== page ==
Home Futurology Technology TWO Boeing planes suffer rare engine failure in TWO days, parts break...

TWO Boeing planes suffer rare engine failure in TWO days, parts break off over populated areas

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It’s incredibly rare for an aircraft to suffer an uncontained engine failure.

However, today has been a day of incredible co-incidence as not one but two major uncontained failures occurred over populated areas.

Plane engine burning live on Twitter video
Plane engine burning live on Twitter video

United Boeing 777 engine failure

Departing from Denver International Airport almost an hour late at 13:04 this afternoon, United Flight UA328 was due to fly to Honolulu. This flight was expected to last seven hours and 30 minutes.
However, the flight ended up lasting just 30 minutes after the aircraft’s number two engine suffered an uncontained engine failure around five minutes into the flight at 13,400 feet.

boeing

Talking to the Denver departure controllers as recorded by LiveATC.net, the pilot of United 328 said,

“United 328 heavy, we’ve experienced an engine failure we need a turn. Mayday. Mayday. United 328 Heavy. Mayday. Mayday. Denver Departure United 328 Heavy, Mayday aircraft just expereinced an engine failure, we need to turn immediately.”

According to the airline, the Boeing 777 had 231 passengers on board, accompanied by ten members of crew. According to data from RadarBox.com, the aircraft has been busy throughout the past year, completing 2184.5 hours over 530 flights in the past 12 months.

Debris fell in front yards

The incident appears to have occurred over the district of Broomfield. The local police department shared a photo of the front of the engine cowling lying in somebody’s front yard:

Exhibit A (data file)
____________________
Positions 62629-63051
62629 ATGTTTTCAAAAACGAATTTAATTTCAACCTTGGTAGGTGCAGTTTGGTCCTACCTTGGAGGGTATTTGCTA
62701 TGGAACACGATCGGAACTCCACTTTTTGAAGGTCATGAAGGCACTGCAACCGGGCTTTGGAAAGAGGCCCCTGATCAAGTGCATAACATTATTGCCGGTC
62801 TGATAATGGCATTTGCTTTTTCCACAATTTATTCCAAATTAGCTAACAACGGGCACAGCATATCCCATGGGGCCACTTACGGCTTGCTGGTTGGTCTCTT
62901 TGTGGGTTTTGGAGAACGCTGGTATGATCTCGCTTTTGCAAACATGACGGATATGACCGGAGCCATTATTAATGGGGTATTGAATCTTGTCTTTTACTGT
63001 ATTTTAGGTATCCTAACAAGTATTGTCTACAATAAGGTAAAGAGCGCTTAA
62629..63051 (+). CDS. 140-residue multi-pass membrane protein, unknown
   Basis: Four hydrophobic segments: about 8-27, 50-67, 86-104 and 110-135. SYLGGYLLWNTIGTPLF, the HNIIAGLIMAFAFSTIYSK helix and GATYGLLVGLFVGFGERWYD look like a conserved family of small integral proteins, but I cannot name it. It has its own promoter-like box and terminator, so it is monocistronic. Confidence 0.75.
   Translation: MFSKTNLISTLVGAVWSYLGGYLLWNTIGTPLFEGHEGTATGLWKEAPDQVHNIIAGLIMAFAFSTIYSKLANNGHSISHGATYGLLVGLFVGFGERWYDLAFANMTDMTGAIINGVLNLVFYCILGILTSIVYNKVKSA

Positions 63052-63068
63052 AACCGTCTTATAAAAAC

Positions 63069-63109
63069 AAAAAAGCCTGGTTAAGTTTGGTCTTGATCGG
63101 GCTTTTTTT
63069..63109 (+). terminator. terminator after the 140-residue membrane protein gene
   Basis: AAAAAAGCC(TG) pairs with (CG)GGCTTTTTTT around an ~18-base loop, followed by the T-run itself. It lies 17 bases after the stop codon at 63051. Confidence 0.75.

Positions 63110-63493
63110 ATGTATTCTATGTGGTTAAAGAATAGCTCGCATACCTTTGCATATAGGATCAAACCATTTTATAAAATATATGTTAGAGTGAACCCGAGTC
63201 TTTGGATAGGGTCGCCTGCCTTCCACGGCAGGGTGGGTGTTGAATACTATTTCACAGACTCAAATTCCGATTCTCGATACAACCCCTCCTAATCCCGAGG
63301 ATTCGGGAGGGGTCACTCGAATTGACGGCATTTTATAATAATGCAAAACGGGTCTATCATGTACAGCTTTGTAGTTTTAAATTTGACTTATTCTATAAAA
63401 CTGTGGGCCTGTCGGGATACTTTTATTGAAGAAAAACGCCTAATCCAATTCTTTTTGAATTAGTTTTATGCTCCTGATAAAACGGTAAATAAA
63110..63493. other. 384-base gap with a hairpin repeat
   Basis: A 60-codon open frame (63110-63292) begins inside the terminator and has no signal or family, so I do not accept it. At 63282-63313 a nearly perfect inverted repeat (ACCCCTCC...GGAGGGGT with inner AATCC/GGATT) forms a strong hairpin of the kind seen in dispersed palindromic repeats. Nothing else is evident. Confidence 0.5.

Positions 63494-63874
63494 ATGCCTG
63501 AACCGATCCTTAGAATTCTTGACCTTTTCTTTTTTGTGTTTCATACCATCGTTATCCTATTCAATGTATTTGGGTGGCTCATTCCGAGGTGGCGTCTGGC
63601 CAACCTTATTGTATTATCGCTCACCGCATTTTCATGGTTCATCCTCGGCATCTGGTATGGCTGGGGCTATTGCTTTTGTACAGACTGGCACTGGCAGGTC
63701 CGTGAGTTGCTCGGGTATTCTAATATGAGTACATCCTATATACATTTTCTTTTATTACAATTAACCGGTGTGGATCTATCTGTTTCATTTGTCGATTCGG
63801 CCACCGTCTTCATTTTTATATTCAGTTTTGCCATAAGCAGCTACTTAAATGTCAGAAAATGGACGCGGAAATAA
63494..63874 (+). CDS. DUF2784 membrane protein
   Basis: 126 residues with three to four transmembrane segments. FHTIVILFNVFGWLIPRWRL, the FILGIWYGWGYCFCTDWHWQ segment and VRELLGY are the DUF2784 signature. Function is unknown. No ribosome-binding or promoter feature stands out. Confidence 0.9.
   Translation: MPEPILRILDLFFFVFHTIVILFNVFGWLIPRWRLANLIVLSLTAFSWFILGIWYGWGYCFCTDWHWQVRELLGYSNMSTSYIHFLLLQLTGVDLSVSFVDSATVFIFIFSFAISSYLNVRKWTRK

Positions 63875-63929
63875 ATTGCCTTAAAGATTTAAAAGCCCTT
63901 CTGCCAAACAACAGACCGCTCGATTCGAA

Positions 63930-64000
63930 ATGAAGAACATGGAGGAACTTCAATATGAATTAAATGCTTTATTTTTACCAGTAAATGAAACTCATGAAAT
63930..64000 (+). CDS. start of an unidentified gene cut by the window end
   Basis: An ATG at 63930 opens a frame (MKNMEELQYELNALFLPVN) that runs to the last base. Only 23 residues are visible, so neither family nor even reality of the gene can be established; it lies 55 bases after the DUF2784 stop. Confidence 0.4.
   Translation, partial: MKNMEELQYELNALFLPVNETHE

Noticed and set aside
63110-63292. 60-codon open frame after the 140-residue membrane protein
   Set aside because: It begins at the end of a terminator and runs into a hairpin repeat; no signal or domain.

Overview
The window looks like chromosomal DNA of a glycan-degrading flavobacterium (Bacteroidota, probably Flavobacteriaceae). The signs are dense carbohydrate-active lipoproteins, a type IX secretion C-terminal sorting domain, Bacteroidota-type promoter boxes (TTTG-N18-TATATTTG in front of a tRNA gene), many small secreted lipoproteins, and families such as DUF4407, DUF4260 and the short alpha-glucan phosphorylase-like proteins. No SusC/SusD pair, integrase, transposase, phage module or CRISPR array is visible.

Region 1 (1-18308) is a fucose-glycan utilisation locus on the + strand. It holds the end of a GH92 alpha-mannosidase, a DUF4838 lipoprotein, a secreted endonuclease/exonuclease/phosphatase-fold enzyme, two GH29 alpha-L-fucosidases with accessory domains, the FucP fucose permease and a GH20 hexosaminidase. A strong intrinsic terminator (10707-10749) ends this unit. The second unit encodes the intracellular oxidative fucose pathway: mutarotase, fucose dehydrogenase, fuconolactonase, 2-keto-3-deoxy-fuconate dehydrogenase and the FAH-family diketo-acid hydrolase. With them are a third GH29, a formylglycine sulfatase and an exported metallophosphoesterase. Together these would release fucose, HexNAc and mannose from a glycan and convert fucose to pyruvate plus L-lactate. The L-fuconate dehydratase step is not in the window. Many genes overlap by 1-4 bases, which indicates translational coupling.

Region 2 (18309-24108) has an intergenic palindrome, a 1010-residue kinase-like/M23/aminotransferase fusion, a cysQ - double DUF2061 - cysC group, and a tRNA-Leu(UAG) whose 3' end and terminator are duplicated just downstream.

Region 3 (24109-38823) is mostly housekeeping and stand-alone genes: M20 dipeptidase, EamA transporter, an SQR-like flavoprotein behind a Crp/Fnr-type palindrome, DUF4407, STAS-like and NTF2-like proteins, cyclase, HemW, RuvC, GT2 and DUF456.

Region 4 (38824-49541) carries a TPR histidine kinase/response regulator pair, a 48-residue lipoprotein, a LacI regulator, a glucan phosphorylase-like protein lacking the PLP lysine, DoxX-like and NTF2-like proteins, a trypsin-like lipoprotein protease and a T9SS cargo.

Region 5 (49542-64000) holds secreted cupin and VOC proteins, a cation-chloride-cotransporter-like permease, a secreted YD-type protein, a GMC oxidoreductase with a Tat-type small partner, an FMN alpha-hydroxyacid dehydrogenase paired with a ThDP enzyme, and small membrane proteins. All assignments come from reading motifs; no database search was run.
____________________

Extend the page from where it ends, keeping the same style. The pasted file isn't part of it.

They then went on to urge the public not to touch debris if found and to report it immediately. The police department said that the NTSB is dispatching a team that wishes to view all debris in situ. The department went on to share further photos of side cowling lying in a field:

On the incident, a United Airlines spokesperson said:

Flight 328 from Denver to Honolulu experienced an engine failure shortly after departure, returned safely to Denver and was met by emergency crews as a precaution. There are no reported injuries onboard, and we will share more information as it becomes available.

Boeing 747 Engine Parts Rain Down On Dutch Village After Engine Fire

A cargo plane departing Maastricht Aachen Airport (MST) lost metal parts as it took off to its New York destination. It appears that these fragments came from an engine failure, with sources noting that the aircraft involved is a Boeing 747-400.

Sources also report that some people on the ground have been slightly injured while various cars and property were damaged as a result of the fragments coming down. The aircraft was diverted to Liege.

The following statement was given by the firm operating the 747:

Shortly after departure the crew noticed an engine issue, and followed the correct procedures to investigate the problem. Resulting from this, the decision was made, with air traffic approval, to divert to Liege Airport, Belgium, where it landed safely.

What we know so far

According to Dutch website Up in the Sky, the flight involved was LGT5504 with a Boeing 747-400 freighter operated by Longtail Aviation.

Taking off at around 16:10 CET, flight LGT5504 was bound for New York. However, due to losing an engine, the aircraft diverted. Flying on three engines, the 747 headed to nearby Liège (LGG) in Belgium, flying at an altitude of 10,000 feet.

 

flight engine failure

 

Video taken and posted to Twitter shows the 747 emitting smoke above the skies of Meerssen – less than three kilometers from the Maastricht Aachen Airport runway.

NOS.nl reports that pieces of metal came down from the aircraft in the Meerssen area, adding that two people were hit by the debris, sustaining minor injuries. A woman was sent to the hospital with a head injury.

Additionally, cars and homes were damaged, but at this point, the extent of the damage is unknown. Photos posted to Twitter also give us a closer view of the fragments and the damage they caused to vehicles.

 

OMG! That is scary! And add a hailstorm to the mix… It’s the apocalypse! More information on Simple Flying.

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